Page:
Guitars are intricate instruments made of particular types of wood, steel, and electrical components, in the case of electric guitars. Considering these elements, you may wonder if water significantly threatens your guitar. Generally speaking, water is bad news for wooden objects and electricals, but is this true for guitars?

Guitars are not waterproof, so they can get damaged if they make contact with liquids. If this happens, wipe the water off immediately and inspect for damage. The guitar can be fine if the water stays on the outer part and doesn’t get inside the guitar or on the electronics and if you dry it quickly.

If you want to know more, stick around! I will explain what happens when guitars get wet and show you the potential damage acoustic and electric guitars can sustain from water. Moreover, I will include some useful tips on how to protect your guitar from water.

Are Guitars Waterproof?

Guitars are made of several different materials that can react differently when wet. If you want to take your guitar with you on the beach or play outdoors when it’s raining, you need to consider that your instrument may be ruined.

Generally speaking, guitars are not waterproof, as they can get damaged when they make contact with significant amounts of water. Depending on the type of guitar you’re playing and the amount of water on the instrument, you may be able to salvage your guitar if you’re quick.

Electric guitars are slightly better in this regard because most have a solid body, making them more resistant to water damage than hollow-body guitars. However, they have electrical components that may get damaged if they make contact with water. In most cases, you just need to quickly wipe the water off the guitar and ensure it is completely dry.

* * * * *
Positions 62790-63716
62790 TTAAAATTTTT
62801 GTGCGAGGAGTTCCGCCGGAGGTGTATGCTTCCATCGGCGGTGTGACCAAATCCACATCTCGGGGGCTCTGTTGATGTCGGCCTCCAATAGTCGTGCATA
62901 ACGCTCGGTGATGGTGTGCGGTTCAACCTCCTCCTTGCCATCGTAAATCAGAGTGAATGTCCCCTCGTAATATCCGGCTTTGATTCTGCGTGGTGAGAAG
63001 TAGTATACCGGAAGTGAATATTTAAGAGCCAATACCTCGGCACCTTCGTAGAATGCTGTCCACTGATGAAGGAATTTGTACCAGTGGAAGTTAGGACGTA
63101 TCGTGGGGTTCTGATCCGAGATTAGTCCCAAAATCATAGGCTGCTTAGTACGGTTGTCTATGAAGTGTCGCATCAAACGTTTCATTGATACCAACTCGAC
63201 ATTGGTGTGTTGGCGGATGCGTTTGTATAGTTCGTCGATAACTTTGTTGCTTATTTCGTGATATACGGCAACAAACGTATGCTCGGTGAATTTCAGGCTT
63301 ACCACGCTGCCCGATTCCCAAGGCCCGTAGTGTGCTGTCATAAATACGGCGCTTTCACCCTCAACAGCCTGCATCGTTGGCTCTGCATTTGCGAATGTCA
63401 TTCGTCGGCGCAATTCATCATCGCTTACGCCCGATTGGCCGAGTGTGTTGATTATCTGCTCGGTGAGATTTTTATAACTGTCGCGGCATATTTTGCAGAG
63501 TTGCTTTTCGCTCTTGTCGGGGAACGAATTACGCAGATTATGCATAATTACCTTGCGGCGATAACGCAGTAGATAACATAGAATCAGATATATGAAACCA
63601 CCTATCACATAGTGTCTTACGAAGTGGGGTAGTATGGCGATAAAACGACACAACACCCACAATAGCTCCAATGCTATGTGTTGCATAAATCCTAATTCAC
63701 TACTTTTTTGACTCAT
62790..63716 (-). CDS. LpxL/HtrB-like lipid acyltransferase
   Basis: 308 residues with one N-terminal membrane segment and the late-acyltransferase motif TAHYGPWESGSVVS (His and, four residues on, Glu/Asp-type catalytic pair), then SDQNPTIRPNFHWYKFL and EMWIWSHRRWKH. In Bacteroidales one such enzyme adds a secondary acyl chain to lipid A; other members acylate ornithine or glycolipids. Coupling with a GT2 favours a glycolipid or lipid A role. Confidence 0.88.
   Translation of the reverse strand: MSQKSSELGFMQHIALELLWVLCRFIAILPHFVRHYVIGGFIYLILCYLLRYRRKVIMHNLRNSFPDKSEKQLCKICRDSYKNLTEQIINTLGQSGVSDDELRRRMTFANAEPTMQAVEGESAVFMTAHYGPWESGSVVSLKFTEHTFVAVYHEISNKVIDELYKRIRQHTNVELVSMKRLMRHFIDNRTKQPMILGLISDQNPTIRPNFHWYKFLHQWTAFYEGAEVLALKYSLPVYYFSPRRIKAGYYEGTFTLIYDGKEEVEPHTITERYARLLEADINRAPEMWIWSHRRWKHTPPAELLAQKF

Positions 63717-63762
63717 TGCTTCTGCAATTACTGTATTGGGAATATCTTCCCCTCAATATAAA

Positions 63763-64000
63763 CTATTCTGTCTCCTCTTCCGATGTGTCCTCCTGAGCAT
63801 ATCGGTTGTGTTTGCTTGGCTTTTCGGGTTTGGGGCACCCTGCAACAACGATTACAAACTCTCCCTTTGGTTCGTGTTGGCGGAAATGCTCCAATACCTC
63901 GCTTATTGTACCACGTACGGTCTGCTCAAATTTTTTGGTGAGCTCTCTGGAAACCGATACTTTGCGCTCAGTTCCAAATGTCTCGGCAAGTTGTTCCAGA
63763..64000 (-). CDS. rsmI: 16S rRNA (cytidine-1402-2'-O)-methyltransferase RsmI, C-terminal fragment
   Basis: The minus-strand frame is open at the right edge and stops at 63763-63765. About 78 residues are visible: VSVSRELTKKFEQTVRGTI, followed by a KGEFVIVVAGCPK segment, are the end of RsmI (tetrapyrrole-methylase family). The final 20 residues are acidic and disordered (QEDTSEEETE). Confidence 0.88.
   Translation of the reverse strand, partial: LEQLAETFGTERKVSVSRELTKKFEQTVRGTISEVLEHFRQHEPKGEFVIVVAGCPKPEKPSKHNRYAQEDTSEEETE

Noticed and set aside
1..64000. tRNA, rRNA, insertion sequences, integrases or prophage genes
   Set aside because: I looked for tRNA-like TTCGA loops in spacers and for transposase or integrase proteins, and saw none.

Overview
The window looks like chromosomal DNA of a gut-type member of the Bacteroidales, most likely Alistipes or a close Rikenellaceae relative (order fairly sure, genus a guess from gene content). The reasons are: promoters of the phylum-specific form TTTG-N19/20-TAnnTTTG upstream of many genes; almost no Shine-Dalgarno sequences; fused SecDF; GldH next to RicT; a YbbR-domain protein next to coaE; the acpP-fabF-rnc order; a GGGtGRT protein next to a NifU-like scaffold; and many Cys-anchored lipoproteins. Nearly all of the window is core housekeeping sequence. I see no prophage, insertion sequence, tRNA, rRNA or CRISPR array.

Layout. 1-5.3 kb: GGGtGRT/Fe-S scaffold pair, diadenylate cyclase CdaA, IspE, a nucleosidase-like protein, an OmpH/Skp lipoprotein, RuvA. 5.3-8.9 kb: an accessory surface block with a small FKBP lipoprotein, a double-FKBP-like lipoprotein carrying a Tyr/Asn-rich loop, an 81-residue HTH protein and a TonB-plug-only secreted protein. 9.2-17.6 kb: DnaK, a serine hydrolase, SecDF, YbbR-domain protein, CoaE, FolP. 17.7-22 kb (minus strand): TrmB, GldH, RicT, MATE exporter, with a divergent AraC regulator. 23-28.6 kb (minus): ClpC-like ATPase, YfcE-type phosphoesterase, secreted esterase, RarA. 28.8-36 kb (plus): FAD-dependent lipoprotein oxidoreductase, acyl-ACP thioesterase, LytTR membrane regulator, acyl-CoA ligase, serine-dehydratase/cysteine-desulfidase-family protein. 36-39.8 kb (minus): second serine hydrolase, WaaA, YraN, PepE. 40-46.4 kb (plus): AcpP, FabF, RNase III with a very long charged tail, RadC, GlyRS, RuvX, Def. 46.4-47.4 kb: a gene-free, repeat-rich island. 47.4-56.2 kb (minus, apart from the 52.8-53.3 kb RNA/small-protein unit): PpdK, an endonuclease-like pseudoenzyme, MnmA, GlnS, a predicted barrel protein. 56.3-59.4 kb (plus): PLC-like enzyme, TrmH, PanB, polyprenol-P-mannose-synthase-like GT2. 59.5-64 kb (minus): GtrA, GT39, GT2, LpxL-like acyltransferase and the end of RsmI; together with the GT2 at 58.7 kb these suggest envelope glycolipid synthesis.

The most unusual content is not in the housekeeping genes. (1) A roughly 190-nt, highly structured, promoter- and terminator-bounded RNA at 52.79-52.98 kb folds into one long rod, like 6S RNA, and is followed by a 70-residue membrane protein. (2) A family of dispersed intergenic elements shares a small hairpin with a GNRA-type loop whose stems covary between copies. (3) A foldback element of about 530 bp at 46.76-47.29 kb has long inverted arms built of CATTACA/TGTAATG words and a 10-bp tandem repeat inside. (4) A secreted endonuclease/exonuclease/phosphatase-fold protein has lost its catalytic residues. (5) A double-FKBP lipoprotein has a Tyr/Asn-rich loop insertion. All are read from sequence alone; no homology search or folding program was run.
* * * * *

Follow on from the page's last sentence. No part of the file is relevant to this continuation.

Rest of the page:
Acoustic guitars can sustain more damage from water. If water only reaches the surface of the top or back of the guitar, you may be able to just wipe it off quickly with no problem because the outer part of the guitar is made of sealed and finished wood, which is protected from moisture.

However, if the water gets inside the body of your guitar, it will be absorbed into the unfinished wood, which can render your instrument useless. Even the outside of your guitar is not entirely safe because certain finishes are less waterproof than others. Always wipe the water off the surface immediately to minimize the damage.

What Happens When a Guitar Gets Wet?

Water is one of the worst enemies of any wooden object, including guitars. When a guitar gets significantly wet, and you are not able to wipe it off as soon as you can, the water will be absorbed into the wood fibers of your guitar.

As a result, certain parts of your guitar will start to swell and may even rot with time. In some cases, the water will only damage the appearance of your guitar, but in others, it may affect your sound. For instance,

When an electric guitar gets wet, there’s an added risk of electrical parts getting damaged. When water gets inside these parts, it may cause them to short circuit on the spot or damage them enough to stop working sooner.